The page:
"AMERICA, HOME OF THE FREE, BECAUSE OF THE BRAVE" OFFERING FREE CONSULTATIONS 630-574-2288
Chat
Espanol

Archive for January, 2016

Out of State Work Injuries

January 29th, 2016 at 12:15 pm

out of state, Illinois workers' compensation attorneyIn many areas of the law, one of the most important factors is where an event in question took place. But, under the Illinois workers’ compensation system, where a work injury takes place is not nearly as important your relationship to your employer. You may still be covered by Illinois worker’s compensation law even while you are out of the state.

Traveling Outside of Illinois for Work

All Illinois employers are required to have workers’ compensation insurance for their employees. If you are hurt while performing the duties of your job, it often does not matter who is at fault for the accident; your injuries should be covered by workers’ compensation insurance. However, what if your job requires you to travel outside of the state?

If you are outside of Illinois and injured while performing your job duties, you are still covered by your employer’s workers’ compensation policy. The difficulty, though, can sometimes lie in determining if you were on the job or not.

A delivery driver who is in a car accident while delivering something just across the border in Missouri is a fairly obvious example of being injured while on the job. More complicated, however, would be a scenario involving an IT worker who is sent to Ohio for a conference by her employer and is injured at the hotel where she is staying. How such case would be handled would depend on many factors. This kind of situation is much less clear-cut, and requires a careful review from an experienced worker’s compensation lawyer.

Hired in Illinois Then Transferred Out of State

Another example of when an out-of-state incident might be covered by Illinois workers’ compensation laws was raised in the case called Mahoney v. Industrial Commission. In this case a former United employee had worked in Illinois for years before being transferred at his request to Florida with no break in employment. In Florida, the claimant was injured on the job and the court ruled that he was covered by the Illinois workers’ compensation system.

These kinds of cases are very fact-specific. Other cases that seem similar to Mahoney have found that the employee was not covered because of some break in the chain of employment.

If you have been hurt while working for your employer, just because the accident happened out of state, does not mean you are out of luck. When have been injured while performing your job, you need to speak with a seasoned and dedicated DuPage County workers’ compensation lawyer right away to protect your rights. Call the Law Offices of Frank J. Discipio at 630-574-2288 to schedule a consultation. You may only have a short time to take action.

 

Sources:

http://www.illinoiscourts.gov/opinions/supremecourt/2006/january/opinions/html/100239.htm

http://www.iwcc.il.gov/act.pdf

What Happens When You Cannot Do Your Job After a Workplace Injury?

January 15th, 2016 at 3:10 pm

injury, workers' compensation, Illinois workers' compensation attorneyMost workers are able to get back to their job after just a short period of treatment. But, sometimes a workplace accident can keep you from ever being able to do your job again. You may still be able to work, but not at the job you have trained for. While this can happen in any industry, it is very common in the construction industry.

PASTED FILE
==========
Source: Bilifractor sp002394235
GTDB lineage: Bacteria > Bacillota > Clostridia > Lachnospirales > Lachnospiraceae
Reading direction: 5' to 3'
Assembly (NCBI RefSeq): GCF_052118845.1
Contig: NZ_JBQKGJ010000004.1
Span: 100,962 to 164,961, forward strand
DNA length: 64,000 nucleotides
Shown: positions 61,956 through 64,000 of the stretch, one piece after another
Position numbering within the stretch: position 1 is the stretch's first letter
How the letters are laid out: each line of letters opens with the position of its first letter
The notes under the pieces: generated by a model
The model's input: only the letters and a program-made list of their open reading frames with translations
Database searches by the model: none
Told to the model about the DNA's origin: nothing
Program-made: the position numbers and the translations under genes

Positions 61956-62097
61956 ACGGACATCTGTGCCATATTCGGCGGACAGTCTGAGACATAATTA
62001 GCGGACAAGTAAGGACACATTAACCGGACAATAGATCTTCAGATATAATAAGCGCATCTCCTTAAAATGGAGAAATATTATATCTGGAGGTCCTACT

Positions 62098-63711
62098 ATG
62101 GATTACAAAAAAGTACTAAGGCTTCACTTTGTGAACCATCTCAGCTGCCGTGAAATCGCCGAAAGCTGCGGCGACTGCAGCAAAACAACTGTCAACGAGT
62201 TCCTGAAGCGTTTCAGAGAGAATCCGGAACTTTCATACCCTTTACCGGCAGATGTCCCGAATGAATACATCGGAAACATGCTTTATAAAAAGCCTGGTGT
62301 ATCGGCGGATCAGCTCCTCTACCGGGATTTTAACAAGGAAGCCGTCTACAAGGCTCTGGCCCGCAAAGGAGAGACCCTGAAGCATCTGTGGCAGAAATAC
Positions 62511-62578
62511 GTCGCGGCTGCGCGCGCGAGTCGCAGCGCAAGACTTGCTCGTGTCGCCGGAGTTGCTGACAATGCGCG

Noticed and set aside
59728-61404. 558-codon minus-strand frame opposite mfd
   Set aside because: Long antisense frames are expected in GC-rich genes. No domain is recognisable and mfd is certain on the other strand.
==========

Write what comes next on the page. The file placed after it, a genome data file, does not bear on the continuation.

Your Rights Under the Illinois Workers’ Compensation Act

Under the law, your employer cannot “give” your job away because you were injured. You have a right to your old job back, even if you need some reasonable accommodations to do the work you performed prior to the accident.

If you are unable to perform the job, even with an accommodation, you may be eligible for either a permanent disability payment or for vocational rehabilitation. If you are still able to work, but just not at the job you had when you were injured, workers’ compensation can pay for your vocational rehabilitation. This may cover things such as:

  • Educational tuition assistance
  • Counseling
  • Help finding a new job
  • On the job training and new skills acquisition

What Happens If the New Job Pays Less?

The point of the vocational rehabilitation is to help you find a job that pays substantially the same as your old job. But, this is not always possible. Illinois workers’ compensation law allows you to qualify for payments called wage differential benefits.

These benefits allow you to receive up to two-thirds of the difference between your old salary and your new salary. But, the benefit are only paid out for a maximum of either five years, or until you reach the age of 67, whichever is later.

If you earning power increases, the wage differential benefit decreases.

Is It Guaranteed I Will Get My Vocational Rehab Benefits?

Just like everything else in workers’ compensation law, you will have to prove your case to get the vocational rehabilitation and wage differential benefits. There are many strict timelines and conditions that must be met to actually receive the benefits you are legally entitled to. Failure to fully comply with all of the requirements could mean missing out on money you are legally eligible to receive.

If you have been hurt while on the job, you need to speak with a knowledgeable DuPage County workers’ compensation lawyer right away to protect your rights. Call the Law Offices of Frank J. Discipio at 630-574-2288 to schedule a consultation. You may only have a short time to protect your rights.

 

Source:

http://www.iwcc.il.gov/act.pdf

Back to Top Back to Top Back to Top